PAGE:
Taking stock: Key messages from our paper on applying Natural capital in an Irish catchment context

Updated: May 6

Dr Catherine Farrell outlines key findings from our newly published paper on using the UN's System of Environmental Economic Accounting-Ecosystem Accounting to map and assess the extent & condition of natural stocks at catchment level in Ireland for the first time.

Anyone who owns anything understands the concept of a stock take. And we often hear the phrase 'taking stock' in relation to assessing where we are at – either in a project, in life, in training – whatever endeavour we are taking part in. Makes sense doesn’t it? Before we can move on, we must understand what we have achieved, where we are at, or what we have, before we head into the next work of the future.

Stock is something we look after, or we build on, depending on our perspective. From solid stocks flow reliable benefits. So too with natural systems, from land to sea. Take our freshwater systems - how many rivers and lakes do we have? Are they big, small, are they changing in number or extent? Are they working well enough to support those that depend on them (think people, but also salmon and trout) and what is the water like within? Is it clear enough to see through to a gravel bed or is it dark and murky like a bog hole?

Part of the work of INCASE is to build a picture of how our natural stocks are doing – where and what they are, and what condition or quality (think health check) they are in. If stocks are in good health, they work for us, but if they are suffering or declining, they won’t work as well and we can’t rely on them. Unless of course, we take time to look after them – to nurse them back to health – that means to re-invest.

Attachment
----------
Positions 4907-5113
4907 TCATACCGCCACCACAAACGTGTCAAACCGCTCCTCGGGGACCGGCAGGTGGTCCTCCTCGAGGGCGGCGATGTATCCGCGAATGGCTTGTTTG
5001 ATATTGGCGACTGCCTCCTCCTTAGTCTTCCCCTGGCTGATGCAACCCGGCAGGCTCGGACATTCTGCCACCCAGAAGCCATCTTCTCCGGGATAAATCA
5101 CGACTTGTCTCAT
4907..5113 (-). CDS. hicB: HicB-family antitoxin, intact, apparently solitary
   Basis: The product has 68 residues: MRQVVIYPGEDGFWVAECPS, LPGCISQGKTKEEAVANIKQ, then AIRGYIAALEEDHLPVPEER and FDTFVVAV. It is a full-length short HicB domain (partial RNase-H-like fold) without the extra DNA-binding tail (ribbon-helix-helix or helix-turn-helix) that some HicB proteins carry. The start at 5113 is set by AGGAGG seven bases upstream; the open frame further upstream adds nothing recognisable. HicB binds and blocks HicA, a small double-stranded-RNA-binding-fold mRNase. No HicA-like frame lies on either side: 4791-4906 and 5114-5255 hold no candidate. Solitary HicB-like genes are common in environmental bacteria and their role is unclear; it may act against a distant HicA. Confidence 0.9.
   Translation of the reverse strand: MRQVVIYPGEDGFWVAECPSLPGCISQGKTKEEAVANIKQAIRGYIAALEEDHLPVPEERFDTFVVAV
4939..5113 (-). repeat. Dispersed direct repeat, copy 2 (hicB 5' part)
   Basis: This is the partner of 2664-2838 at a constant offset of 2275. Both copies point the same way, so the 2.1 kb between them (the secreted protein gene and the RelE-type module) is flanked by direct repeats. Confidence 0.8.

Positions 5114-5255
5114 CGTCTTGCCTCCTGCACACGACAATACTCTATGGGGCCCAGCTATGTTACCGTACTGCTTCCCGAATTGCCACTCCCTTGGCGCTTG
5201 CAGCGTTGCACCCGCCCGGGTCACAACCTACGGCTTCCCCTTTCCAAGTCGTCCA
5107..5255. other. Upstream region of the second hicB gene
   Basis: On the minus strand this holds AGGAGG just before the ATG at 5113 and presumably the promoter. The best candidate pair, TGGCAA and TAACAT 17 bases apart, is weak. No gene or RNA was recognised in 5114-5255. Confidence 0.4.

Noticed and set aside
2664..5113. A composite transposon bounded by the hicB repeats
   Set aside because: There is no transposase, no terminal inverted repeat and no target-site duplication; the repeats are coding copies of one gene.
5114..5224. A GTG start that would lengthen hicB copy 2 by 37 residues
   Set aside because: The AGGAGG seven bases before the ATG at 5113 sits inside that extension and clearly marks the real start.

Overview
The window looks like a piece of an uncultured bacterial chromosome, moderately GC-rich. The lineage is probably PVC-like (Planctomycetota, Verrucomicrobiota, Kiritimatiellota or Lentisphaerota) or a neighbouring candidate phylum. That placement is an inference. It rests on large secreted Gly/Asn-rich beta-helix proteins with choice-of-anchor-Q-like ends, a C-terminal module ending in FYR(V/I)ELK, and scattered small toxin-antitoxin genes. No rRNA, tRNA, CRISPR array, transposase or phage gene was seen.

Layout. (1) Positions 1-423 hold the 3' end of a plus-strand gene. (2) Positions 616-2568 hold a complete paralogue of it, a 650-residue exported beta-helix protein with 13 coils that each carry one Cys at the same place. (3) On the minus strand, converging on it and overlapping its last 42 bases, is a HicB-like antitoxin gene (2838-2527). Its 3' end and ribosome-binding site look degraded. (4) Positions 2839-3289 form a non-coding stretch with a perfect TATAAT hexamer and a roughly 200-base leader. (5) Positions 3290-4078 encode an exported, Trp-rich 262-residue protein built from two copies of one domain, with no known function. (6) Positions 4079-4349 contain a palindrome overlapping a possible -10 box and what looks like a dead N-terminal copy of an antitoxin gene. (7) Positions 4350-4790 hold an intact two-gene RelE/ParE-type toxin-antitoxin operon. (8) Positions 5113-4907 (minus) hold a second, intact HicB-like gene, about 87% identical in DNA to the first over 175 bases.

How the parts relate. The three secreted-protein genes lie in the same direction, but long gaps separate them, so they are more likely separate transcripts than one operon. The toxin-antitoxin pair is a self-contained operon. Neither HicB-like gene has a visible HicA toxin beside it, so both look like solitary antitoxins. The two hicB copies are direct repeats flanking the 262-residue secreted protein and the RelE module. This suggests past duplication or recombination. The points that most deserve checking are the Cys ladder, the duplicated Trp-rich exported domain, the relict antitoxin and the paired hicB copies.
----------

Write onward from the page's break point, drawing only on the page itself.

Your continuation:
Our first steps in INCASE were to gather the data around one of our catchments – the Dargle - and see what kind of picture we could build about how the natural stocks (aka natural capital) were doing. We gathered data on everything – starting with the bedrock, and all that lies beneath the fine skin of soil that supports life as we see it.

We talked to a lot of very dedicated people in Ireland who are specialists in the geological and ecological layers, and we gained understanding of what we might use to best effect in building the knowledge around those stocks (the extent and condition accounts). Thanks to everyone who helped us on the way. The array of agencies that hold the data is many (mind boggling) and highlighted well by our GIS analyst, Lisa Coleman, at the Data 4 Nature workshop.

The fruits of our labour are mapped out in a publication on geosystem services from 2020 and another specifically on ecosystems, in what we in the INCASE team called our Stocks paper, published in One Ecosystem in April 2021. The paper explains it all, but here we've tried to condense some of the key messages that might inspire you to have a more in-depth read.

Data, data everywhere…

So much data. And really great, smart people organising it in their own way and for their own purpose. If that data were aligned (in some way) it might be better used. Lisa talks about that here. The establishment of a centralised data platform would facilitate wider use of data, not least for the development of natural capital accounts, but for more holistic/joined-up decision-making.

Landcover and land use does not equal ecosystem, but it’s all we have for now

We used CORINE mapping which are reliable time series landcover data (freely available to everyone) but isn’t ideal for use at catchment or local scale to determine extent and type of ecosystems (at 25 hectare resolution it misses important stuff that might be only a hectare in size – think small wetlands in the corner of a field). Landcover is indicative of what is growing or not growing at a given time – and land cover is a different beast altogether compared to a land use map. A peatland may be covered in conifers – does that make it a forest or a peatland? And it might be used for amenity but it’s long-term use is timber production. The upcoming OSI Landcover map (highlighted in the EPA’s State of the Environment report) should give us more detail than CORINE - we can’t wait to use it!

Natural or not natural?